You only get one heart, and it’s so important that you take good care of it. Aside from regular exercise and annual checkups, the single best way to care for your cardiac health is by eating a heart healthy diet. Thankfully, it’s not complicated and most likely includes many of your favorite foods. A heart healthy diet focuses on reducing your sodium and saturated fat intake and keeping an eye on portion sizes. In this post, I’ll provide the details on eating for a lifetime of excellent cardiovascular health.
- Six Pillars of a Heart-Healthy Diet
- Saturated vs Unsaturated Fat
- Reduce Your Daily Sodium Intake
- Practice Portion Control
- The Beat Goes On
Six Pillars of a Heart-Healthy Diet
For a happy, healthy heart, the American Heart Association recommends that you prioritize the following food groups:
- Colorful Veggies
- Whole Grains
- Lean Protein
- Legumes, Nuts, and Seeds
- Low-Fat and No-Fat Dairy Products
Be sure you’re eating several servings of vegetables (fresh, frozen, or canned) every day. Toss spinach and peppers into your breakfast eggs, have a green salad for lunch, and eat sides like broccoli and asparagus at dinnertime. Vegetable juice is also a great source of vitamins, but be sure it’s the kind without added salt.
Though low-carb diets are popular, you don’t have to give up bread, pasta, or cereal to be heart healthy. Choose high-fiber, whole-grain varieties when you’re stocking up on sandwiches and crackers, and eat brown rice instead of white. Brown rice pasta is a good substitute for traditional noodles.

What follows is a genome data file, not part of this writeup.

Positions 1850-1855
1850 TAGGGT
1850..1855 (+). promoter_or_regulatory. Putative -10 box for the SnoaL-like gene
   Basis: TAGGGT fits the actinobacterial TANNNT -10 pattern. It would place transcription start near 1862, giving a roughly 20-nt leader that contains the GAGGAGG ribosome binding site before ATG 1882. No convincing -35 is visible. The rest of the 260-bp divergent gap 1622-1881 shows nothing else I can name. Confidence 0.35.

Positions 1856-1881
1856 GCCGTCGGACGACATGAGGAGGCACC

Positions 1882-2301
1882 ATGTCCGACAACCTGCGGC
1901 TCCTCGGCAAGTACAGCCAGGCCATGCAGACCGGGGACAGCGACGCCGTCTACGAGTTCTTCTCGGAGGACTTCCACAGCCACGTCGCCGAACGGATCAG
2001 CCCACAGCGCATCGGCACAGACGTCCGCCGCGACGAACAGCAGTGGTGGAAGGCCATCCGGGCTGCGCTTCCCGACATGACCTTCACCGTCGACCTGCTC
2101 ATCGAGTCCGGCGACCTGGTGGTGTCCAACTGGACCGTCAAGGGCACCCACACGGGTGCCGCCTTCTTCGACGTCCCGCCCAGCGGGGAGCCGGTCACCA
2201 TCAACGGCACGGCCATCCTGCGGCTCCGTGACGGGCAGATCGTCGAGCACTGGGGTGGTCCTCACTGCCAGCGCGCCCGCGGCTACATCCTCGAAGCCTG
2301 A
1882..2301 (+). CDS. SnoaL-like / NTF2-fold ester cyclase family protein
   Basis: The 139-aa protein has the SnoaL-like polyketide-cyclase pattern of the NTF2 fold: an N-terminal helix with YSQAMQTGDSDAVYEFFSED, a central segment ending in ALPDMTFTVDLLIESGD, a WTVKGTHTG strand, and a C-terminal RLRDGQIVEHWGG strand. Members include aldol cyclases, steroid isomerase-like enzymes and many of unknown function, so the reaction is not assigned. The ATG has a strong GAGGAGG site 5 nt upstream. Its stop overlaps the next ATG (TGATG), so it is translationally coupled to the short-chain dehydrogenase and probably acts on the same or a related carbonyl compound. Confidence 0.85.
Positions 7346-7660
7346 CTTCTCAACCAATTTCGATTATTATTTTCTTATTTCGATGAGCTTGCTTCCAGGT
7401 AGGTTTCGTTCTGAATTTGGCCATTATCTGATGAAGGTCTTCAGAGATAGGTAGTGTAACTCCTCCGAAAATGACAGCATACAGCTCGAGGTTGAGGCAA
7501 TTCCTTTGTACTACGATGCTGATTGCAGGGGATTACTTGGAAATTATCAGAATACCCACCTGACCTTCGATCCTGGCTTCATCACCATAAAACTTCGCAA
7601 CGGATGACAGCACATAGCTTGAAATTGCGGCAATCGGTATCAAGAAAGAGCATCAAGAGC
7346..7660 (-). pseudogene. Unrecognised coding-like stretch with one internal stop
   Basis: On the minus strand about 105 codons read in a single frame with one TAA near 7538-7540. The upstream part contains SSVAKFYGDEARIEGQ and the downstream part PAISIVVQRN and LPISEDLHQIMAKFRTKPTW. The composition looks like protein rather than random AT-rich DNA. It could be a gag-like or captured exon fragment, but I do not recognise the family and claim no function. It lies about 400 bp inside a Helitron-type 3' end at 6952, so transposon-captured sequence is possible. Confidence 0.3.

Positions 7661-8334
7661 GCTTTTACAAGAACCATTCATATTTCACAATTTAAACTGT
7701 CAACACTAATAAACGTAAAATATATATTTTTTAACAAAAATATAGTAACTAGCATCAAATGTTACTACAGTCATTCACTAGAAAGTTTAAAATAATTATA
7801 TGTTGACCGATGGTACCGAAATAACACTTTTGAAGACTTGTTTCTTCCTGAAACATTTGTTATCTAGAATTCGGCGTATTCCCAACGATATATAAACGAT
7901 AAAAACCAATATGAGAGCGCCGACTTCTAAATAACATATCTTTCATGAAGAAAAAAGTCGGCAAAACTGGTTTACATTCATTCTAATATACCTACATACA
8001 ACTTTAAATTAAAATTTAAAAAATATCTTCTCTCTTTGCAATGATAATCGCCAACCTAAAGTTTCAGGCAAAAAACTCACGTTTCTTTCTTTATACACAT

When you’re craving something sweet, reach for whole fruit: apples, pears, peaches, berries, bananas—you name it. Fresh fruit is usually the tastiest, but frozen fruit can be a good choice too. If you eat canned fruit, make sure it’s unsweetened, with no syrup added. The same is true if you drink fruit juice: Make sure it’s 100% juice, with no added sugar. (Bear in mind that juice usually doesn’t contain all the nutrients of whole fruit.)
Protein helps you to stay full, build muscle, and lose unwanted pounds. Get yours from leaner sources like poultry (skinless), tofu, and fish. Low-mercury fish like salmon and tilapia are a good source of protein and are rich in beneficial omega-3s.
Another great way to get your lean protein is in egg-based meals. But wait, are eggs healthy? Yes, don’t shy away from your morning omelette because of the egg cholesterol myth floating around. While eggs do contain cholesterol, eating them won’t raise yours in the way other high-cholesterol foods do. Just remember to use oil or butter in moderation when preparing them.
Legumes, Nuts, and Seeds
Need some heart healthy snack ideas? Go nuts—literally! A handful of almonds, peanuts, or cashews make a great afternoon snack, and they’re easy to toss into salads and cereals. Add lentils and beans, like black or white beans, to your soups, or try hummus and other bean dips. And, of course, peanut or almond butter with no sugar added is a delicious staple.
Low-Fat and No-Fat Dairy Products
Milk and other dairy products contain calcium, potassium, and vitamin D to keep you strong and healthy. They’re also good sources of protein. Choose skim or 1% milk and low-fat cheeses, like part-skim mozzarella and fat-free cottage cheese. If you like yogurt, buy the kind with no sugar added, and sweeten it yourself with fresh fruit and chopped nuts.